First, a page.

The arrest of a leading French statesman and politician, Dominique Strauss-Kahn, on charges of sexually assaulting a New York hotel chambermaid became a transatlantic media spectacle when he was photographed—manacled and miserable—being led from a Manhattan lockup. Publishing such pictures is illegal in France, and some commentators there were incensed by the photos of what U.S. reporters call the “perp walk” (“perp” for perpetrator). That’s when an accused person, if newsworthy, is deliberately marched to arraignment past the cameras.
Now Strauss-Kahn was no typical suspect. He was a European political star of the first magnitude, president of the International Monetary Fund, married to a well-known broadcaster, deeply rich, widely known and frequently profiled, until now a possible successor to Nicolas Sarkozy as president of France. His arrest couldn’t fail to draw enormous coverage, overriding any qualms journalists might have about giving spectacular play to unproven charges.
Nevertheless, the outrage over the Strauss-Kahn photos raises important, and I think, long overdue questions about the routine ways in which U.S. media cover ordinary criminal suspects. The fact is, the media’s normal practices aren’t fair, aren’t right, harm innocent people needlessly, do little to hold the courts accountable—the professed goal—and may make it harder for the justice system to do what it’s supposed to do.
I just read an excellent scholarly article that contrasts the media’s approach to naming criminal suspects in two European countries with the practice in the United States. The unpublished article, by Maggie Jones Patterson of Duquesne University and Romayne Smith Fullerton of the University of Western Ontario, looked at why Swedish and Dutch media typically avoid identifying accused people, even when convicted.
To be sure, media there do make exceptions, notably in high-profile crimes, as when Sweden’s foreign minister Ana Lindh was stabbed to death in a Stockholm department store in 2003. But even then, they do so carefully, thoughtfully and reluctantly.
That diffidence has nothing to do with law; publishing suspects’ names is perfectly legal in both countries. Indeed, Sweden’s public records laws are much more sweeping than their U.S. equivalents, so the information is fully available to the media. Journalists simply view their duty differently.
Why? Several reasons arise from the study.
First, a due-process concern: Even though jury trials are less common in Europe, juries may still be used, and publicity can pollute the jury pool.
Second, a larger fairness issue: For a prolonged period the suspect will be widely, perhaps indelibly, presumed to have done something wrong, regardless of the court’s eventual finding.
Third, gratuitous harm to the suspect: Publicity itself constitutes an extra-legal intensification of punishment, toughening it well beyond what the law intends.
Fourth, injuring innocents: Not only might the suspect be guiltless, but family members will be shamed and humiliated by allegations they did nothing to provoke.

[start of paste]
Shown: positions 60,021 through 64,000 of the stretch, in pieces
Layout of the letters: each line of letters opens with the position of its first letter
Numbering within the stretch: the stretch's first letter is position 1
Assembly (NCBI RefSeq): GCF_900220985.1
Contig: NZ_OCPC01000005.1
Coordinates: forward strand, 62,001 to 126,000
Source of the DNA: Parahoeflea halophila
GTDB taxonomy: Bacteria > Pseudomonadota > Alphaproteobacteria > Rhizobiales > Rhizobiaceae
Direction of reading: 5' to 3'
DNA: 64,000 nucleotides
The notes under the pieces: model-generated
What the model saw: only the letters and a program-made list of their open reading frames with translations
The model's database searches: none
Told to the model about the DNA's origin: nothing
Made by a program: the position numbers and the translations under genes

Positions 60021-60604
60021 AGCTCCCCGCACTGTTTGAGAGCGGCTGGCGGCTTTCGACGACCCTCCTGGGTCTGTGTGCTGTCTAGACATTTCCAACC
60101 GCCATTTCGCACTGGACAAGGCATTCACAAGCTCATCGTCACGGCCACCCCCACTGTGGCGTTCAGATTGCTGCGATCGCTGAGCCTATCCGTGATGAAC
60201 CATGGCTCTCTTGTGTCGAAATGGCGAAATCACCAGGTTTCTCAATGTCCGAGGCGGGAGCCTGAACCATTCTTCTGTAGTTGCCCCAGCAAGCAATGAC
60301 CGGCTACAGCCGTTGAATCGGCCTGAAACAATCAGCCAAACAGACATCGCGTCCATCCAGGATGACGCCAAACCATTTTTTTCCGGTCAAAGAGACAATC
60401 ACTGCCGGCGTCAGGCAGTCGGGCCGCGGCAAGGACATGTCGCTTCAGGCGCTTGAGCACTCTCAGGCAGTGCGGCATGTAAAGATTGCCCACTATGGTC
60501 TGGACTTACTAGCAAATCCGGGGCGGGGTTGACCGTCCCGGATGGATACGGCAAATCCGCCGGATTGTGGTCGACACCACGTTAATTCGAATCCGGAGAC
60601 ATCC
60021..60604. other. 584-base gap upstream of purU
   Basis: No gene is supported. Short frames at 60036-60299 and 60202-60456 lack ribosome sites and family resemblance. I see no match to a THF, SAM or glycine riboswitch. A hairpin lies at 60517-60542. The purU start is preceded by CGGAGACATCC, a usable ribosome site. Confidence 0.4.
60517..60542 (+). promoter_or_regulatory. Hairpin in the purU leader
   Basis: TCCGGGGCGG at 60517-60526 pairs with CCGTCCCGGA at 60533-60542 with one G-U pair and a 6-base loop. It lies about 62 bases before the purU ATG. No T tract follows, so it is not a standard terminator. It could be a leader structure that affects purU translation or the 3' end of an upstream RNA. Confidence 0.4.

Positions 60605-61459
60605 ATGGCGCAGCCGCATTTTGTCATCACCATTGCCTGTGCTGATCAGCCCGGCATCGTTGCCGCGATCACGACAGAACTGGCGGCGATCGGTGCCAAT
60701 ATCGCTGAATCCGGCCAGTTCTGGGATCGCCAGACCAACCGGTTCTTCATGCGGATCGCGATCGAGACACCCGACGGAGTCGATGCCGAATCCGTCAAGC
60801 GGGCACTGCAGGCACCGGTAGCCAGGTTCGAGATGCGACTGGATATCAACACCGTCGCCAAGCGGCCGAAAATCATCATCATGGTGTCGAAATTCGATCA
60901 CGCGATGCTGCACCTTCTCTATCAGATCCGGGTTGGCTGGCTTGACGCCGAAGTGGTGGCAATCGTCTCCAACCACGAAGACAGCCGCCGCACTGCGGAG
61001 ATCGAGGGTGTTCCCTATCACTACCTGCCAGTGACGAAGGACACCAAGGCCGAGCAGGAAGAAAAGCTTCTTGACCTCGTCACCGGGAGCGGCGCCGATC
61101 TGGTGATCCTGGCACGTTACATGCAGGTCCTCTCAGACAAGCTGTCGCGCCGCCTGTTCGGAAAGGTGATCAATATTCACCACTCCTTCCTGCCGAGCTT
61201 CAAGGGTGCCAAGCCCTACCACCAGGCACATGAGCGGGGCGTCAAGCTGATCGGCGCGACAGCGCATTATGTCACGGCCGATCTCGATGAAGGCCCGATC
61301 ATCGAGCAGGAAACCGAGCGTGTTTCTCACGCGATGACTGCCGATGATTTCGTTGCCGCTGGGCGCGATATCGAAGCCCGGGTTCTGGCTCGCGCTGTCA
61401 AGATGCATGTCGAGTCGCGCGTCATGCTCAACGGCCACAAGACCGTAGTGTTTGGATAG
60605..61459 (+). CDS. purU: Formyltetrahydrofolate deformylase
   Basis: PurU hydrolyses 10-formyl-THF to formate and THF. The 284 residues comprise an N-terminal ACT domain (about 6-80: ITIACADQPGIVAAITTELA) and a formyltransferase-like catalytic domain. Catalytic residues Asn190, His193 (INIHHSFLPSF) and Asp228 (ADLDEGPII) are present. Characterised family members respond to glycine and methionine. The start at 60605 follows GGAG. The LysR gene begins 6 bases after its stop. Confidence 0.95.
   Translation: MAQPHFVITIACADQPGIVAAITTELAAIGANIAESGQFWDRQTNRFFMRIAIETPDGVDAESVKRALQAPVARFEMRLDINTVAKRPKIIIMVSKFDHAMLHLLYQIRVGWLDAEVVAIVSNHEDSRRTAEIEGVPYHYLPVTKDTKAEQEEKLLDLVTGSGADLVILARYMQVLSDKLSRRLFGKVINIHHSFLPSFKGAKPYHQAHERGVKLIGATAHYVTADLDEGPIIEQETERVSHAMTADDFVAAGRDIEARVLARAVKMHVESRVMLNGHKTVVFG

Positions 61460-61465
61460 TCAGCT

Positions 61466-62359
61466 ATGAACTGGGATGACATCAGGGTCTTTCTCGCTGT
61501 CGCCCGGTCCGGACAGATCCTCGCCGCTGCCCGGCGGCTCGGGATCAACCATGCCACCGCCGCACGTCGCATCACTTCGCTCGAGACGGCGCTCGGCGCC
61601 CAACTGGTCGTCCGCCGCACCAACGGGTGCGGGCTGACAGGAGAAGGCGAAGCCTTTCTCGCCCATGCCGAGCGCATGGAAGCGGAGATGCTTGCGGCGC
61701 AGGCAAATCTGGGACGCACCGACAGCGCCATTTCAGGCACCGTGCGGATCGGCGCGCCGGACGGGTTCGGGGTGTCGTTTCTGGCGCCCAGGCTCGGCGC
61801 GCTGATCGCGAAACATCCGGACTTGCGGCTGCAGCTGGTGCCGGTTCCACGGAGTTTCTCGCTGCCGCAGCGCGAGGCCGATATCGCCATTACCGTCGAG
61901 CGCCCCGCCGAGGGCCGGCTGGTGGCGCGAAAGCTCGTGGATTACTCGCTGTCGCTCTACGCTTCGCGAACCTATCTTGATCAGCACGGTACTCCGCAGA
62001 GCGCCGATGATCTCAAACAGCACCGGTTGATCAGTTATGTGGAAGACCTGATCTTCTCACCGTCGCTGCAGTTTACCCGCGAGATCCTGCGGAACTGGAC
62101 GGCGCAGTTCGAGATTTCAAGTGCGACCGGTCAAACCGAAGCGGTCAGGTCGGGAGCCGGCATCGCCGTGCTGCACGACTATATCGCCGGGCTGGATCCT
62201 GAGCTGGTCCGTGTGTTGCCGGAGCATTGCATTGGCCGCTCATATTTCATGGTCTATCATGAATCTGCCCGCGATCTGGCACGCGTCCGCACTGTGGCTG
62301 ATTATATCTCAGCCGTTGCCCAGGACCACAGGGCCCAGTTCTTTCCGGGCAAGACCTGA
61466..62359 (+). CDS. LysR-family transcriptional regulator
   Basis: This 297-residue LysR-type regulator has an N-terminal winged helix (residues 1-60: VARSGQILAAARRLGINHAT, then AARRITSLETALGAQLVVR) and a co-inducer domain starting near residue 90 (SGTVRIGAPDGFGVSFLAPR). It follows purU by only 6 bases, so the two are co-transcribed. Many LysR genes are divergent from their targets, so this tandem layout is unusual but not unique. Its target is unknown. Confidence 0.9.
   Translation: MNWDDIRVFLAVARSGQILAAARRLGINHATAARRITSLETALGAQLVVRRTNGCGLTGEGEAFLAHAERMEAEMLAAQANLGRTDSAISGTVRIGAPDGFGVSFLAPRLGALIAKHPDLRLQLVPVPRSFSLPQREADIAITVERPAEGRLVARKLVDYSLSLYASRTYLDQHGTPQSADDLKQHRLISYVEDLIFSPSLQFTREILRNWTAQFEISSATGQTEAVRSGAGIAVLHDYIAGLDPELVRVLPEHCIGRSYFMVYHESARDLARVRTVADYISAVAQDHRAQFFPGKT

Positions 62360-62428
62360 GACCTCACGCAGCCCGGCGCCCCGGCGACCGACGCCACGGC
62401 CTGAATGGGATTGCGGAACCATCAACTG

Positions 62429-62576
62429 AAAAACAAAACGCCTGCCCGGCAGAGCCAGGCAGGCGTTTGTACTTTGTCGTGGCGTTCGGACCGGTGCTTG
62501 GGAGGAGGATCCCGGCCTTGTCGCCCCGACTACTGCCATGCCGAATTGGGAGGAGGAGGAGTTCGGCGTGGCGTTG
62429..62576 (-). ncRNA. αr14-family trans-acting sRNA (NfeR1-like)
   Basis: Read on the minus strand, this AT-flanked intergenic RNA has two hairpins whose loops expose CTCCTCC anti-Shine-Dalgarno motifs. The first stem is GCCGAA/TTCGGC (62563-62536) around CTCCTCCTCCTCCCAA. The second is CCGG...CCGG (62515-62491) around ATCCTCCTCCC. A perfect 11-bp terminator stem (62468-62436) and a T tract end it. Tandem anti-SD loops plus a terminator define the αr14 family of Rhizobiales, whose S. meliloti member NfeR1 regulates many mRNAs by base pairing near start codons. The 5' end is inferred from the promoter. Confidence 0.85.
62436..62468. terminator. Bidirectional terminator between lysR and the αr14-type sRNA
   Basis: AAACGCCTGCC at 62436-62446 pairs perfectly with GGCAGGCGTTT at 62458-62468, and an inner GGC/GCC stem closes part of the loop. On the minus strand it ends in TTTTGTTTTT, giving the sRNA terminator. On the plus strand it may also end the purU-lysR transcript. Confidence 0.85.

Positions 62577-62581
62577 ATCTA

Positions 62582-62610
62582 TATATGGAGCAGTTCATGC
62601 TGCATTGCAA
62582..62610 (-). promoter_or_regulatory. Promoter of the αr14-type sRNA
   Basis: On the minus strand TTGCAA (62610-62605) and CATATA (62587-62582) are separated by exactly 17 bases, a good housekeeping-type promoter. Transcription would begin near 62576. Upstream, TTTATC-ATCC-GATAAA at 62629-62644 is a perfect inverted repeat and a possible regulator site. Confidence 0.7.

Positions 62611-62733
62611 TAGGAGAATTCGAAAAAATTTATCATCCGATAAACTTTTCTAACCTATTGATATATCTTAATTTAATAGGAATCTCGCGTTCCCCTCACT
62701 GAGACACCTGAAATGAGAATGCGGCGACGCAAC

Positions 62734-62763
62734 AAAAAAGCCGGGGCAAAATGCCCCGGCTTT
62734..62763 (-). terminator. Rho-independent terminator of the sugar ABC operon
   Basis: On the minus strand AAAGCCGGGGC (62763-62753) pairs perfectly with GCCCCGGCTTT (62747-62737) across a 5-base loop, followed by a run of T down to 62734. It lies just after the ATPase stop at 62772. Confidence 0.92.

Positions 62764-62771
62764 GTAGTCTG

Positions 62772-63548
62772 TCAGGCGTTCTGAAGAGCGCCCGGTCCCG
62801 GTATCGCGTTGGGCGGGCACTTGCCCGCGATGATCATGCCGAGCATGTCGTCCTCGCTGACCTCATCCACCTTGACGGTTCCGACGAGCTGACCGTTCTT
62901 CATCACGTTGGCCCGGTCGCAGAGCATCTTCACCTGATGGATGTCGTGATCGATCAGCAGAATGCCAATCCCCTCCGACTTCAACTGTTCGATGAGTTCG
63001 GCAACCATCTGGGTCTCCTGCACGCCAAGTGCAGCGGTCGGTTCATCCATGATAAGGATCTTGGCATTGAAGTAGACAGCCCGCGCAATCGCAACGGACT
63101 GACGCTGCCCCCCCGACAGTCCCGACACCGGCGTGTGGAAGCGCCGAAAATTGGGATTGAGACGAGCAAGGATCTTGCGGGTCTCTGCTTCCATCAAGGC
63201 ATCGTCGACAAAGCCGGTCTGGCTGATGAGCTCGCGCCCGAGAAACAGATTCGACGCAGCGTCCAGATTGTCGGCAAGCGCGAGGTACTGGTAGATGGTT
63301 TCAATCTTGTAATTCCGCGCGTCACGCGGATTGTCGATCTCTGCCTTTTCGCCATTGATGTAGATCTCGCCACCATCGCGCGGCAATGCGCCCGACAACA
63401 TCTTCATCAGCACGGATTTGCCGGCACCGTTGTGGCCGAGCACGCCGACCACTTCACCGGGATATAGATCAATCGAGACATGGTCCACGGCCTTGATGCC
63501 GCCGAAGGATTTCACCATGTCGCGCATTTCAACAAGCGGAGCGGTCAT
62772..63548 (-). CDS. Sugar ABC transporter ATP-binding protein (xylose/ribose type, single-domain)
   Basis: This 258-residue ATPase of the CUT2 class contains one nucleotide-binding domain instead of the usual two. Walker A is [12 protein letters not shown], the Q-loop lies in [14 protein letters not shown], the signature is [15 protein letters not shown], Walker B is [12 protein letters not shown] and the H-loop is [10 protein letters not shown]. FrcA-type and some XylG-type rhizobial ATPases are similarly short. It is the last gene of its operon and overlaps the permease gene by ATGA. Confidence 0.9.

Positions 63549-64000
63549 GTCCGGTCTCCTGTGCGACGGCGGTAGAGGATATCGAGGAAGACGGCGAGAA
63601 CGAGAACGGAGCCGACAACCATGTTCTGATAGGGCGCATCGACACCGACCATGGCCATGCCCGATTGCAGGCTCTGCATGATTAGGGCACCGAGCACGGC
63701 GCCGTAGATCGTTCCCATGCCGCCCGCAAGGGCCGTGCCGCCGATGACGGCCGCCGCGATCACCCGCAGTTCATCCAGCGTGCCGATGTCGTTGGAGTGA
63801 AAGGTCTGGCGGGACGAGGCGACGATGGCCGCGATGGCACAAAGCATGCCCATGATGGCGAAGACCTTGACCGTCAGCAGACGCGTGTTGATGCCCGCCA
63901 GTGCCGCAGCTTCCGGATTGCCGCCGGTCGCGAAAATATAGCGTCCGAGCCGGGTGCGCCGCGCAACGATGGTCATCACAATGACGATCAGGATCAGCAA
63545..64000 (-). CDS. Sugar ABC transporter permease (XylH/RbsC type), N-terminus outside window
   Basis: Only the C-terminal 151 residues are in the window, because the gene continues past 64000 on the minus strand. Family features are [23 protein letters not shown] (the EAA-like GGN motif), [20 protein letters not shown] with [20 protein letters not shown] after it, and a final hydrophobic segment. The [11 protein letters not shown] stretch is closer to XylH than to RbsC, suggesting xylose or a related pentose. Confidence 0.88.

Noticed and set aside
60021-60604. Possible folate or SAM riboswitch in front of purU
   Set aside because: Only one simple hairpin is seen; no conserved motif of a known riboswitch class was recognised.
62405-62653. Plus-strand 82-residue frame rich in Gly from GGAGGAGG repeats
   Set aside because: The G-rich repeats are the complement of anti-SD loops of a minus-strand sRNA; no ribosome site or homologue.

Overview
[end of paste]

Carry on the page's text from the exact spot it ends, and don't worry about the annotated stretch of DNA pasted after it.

Finally, destroying the wrongdoer’s future: Publicity may impede reintegration into society, the ultimate goal of the justice system. It violates what one Dutch journalist called “the right to start again.”
By contrast, in my experience U.S. media practices are almost unimaginably prejudicial to defendants: Suspects are uniformly named upon arrest, with nearly all details coming from arresting officers. Rarely is the eventual disposition of minor cases reported, even when charges are dismissed.
Journalists depend, for the bulk of their information, on cops and prosecutors, who have a vested interest in convictions. Media decide whether criminal allegations annihilate privacy rights, and if the case is deemed worthwhile reporters will present intimate details about suspects, friends, victims and families—in the service of “the public’s right to know.”
Most reporters would regard the idea that publicity might cause a convict something called reputational harm as laughable.
Ironically, U.S. practices are rooted in an adversarial principle—that the criminal justice system, like any governmental function, needs to be watched carefully and held accountable publicly by a skeptical watchdog press.
Yet with criminal suspects, the media routinely operate not as a check on the prosecutorial state but as its servant, and unwittingly mete out punishments that are less deliberate, less proportionate, less deserved, and far less accountable than those pronounced by judges.
Nonetheless, this U.S. style of media justice may be coming to Europe. The more benign traditions of Sweden and Holland, Patterson and Fullerton suggest, face pressure to get tough. That’s a result of immigration, which has made the locals less charitable about criminality they blame on newcomers, and the Internet, which offers the embargoed information online.
The next U.S. export to join Starbucks and iPads in the Old World may yet be the perp walk.